Want to See What’s Next for the Economy? Try This.
Here's what "led to the deepest recession since 1929-1933"
by Bob Stokes
Updated: July 16, 2019
Don't listen to the naysayers -- there IS a way to forecast the general health of the economy. This method has repeatedly proven itself.
Yes, you can anticipate the likelihood of a recession, even a depression -- or, conversely, when major economic measures -- like jobs -- will be robust.
That surefire way is the performance of the stock market.
That's right, despite the widespread belief that the economy drives the stock market, it's the stock market which leads the economy. Why not the other way around? Because the economy is a slow boat.
Think about it: When people are optimistic about the future, many of them buy stocks and can do so almost immediately. But that same optimism takes time to play out in the economy. It might take months to draw up plans to expand a business, hire new employees and so forth. So that's why the economy lags the stock market.
The evidence is supplied by a chart and commentary from Robert Prechter's 2017 book, The Socionomic Theory of Finance:
The stock market leads GDP. As the stock market fell in Q1 1980 and again in 1981-1982, back-to-back recessions developed. As the stock market rose from 1982 to 1987, an economic boom occurred. After stock prices went sideways to down from 1987 to 1990, a recession developed. As stock prices resumed rising, the economy resumed expanding. As the stock market fell in 2000-2001, a recession developed. As the stock market recovered in 2002-2007, an economic expansion occurred. As the stock market fell in 2007-2009, a recession developed, and it was commensurate with the size of the drop: The largest stock market decline since 1929-1932 led to the deepest recession since 1929-1933. As the stock market has recovered since 2009, an economic expansion has developed.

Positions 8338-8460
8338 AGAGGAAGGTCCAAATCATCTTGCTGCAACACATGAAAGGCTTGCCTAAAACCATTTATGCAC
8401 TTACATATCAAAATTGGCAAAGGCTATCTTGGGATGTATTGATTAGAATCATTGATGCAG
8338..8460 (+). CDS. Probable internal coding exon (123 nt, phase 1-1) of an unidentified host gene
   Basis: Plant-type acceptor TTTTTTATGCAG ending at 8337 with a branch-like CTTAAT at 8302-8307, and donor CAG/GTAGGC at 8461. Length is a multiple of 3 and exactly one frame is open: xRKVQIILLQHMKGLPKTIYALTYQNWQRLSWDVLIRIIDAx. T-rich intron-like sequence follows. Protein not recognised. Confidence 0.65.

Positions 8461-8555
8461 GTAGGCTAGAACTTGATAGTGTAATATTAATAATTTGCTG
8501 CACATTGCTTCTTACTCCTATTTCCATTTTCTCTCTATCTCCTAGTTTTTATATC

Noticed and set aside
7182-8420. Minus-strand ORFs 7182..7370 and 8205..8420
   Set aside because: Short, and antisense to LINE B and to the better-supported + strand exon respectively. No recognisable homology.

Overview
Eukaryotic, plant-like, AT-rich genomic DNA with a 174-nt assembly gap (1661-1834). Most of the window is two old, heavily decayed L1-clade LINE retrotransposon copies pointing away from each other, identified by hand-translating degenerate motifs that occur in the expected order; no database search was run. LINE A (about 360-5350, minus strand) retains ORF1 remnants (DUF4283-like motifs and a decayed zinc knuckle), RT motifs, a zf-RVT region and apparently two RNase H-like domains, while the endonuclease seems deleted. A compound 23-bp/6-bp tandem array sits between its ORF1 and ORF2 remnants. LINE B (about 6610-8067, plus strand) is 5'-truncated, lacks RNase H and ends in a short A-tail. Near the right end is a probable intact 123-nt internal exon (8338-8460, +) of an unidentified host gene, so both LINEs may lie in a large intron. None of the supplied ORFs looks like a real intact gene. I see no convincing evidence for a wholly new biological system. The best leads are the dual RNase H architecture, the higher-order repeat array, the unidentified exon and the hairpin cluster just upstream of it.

This brings us to the June 2019 jobs report (July 5, The New York Times):
U.S. employers sharply stepped up their hiring in June, adding a robust 224,000 jobs
Given that the stock market's latest push higher has been in place since the December low, this positive jobs report was not a surprise.
Which is to say, if the stock market turns lower, don't anticipate any major consistently negative economic news to follow only weeks later. As Bob Prechter once put it, "The stock market doesn't top on bad news, it tops when the news is good."
The question is, how close is the DJIA to that crucial juncture that will, as always, surprise the majority of the investing public dazzled by the strong economic numbers?
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